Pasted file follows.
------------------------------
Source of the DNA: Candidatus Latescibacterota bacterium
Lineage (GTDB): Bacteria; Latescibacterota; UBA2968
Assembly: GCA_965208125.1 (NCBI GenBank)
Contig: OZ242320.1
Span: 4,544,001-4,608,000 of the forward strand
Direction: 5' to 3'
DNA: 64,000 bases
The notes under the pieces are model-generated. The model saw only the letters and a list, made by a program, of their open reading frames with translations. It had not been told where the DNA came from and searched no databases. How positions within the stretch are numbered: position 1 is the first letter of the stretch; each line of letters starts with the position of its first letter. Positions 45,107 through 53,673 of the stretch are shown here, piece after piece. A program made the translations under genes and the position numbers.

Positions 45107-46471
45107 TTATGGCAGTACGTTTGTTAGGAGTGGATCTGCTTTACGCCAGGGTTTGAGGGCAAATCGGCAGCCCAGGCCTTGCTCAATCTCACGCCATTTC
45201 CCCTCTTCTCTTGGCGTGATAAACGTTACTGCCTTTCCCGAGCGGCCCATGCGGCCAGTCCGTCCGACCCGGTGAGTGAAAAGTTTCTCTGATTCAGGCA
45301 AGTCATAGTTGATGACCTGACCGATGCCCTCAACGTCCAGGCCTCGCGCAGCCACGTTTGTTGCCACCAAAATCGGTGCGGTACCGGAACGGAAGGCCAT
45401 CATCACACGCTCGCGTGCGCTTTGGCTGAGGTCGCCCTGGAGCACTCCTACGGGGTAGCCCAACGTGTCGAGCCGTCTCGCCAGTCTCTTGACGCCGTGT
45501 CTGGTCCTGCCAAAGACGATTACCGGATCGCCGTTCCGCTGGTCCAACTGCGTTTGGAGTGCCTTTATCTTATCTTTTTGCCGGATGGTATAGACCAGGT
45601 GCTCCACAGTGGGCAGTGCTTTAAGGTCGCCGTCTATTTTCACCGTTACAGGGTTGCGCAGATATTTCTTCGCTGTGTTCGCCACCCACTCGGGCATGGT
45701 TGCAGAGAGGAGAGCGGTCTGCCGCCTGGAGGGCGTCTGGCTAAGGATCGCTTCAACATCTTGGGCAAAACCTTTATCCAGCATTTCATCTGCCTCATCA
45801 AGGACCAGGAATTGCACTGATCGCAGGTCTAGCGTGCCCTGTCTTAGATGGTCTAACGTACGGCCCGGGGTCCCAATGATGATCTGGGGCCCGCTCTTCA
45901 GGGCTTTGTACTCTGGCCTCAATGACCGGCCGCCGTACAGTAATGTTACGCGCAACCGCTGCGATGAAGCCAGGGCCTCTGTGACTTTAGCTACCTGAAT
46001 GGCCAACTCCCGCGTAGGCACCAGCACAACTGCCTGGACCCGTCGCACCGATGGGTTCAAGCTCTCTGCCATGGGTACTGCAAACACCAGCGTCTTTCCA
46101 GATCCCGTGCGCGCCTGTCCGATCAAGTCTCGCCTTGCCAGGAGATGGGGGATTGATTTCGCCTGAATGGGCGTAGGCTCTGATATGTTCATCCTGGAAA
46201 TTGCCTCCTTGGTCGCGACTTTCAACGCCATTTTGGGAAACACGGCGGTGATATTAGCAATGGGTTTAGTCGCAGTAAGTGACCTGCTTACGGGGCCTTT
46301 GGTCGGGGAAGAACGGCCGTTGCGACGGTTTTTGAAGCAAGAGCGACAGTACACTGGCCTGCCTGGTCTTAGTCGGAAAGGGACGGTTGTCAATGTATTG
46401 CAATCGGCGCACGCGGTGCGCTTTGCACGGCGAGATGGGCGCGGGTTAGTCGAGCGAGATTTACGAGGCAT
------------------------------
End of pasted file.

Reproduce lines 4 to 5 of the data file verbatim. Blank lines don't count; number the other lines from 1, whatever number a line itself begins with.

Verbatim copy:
Contig: OZ242320.1
Span: 4,544,001-4,608,000 of the forward strand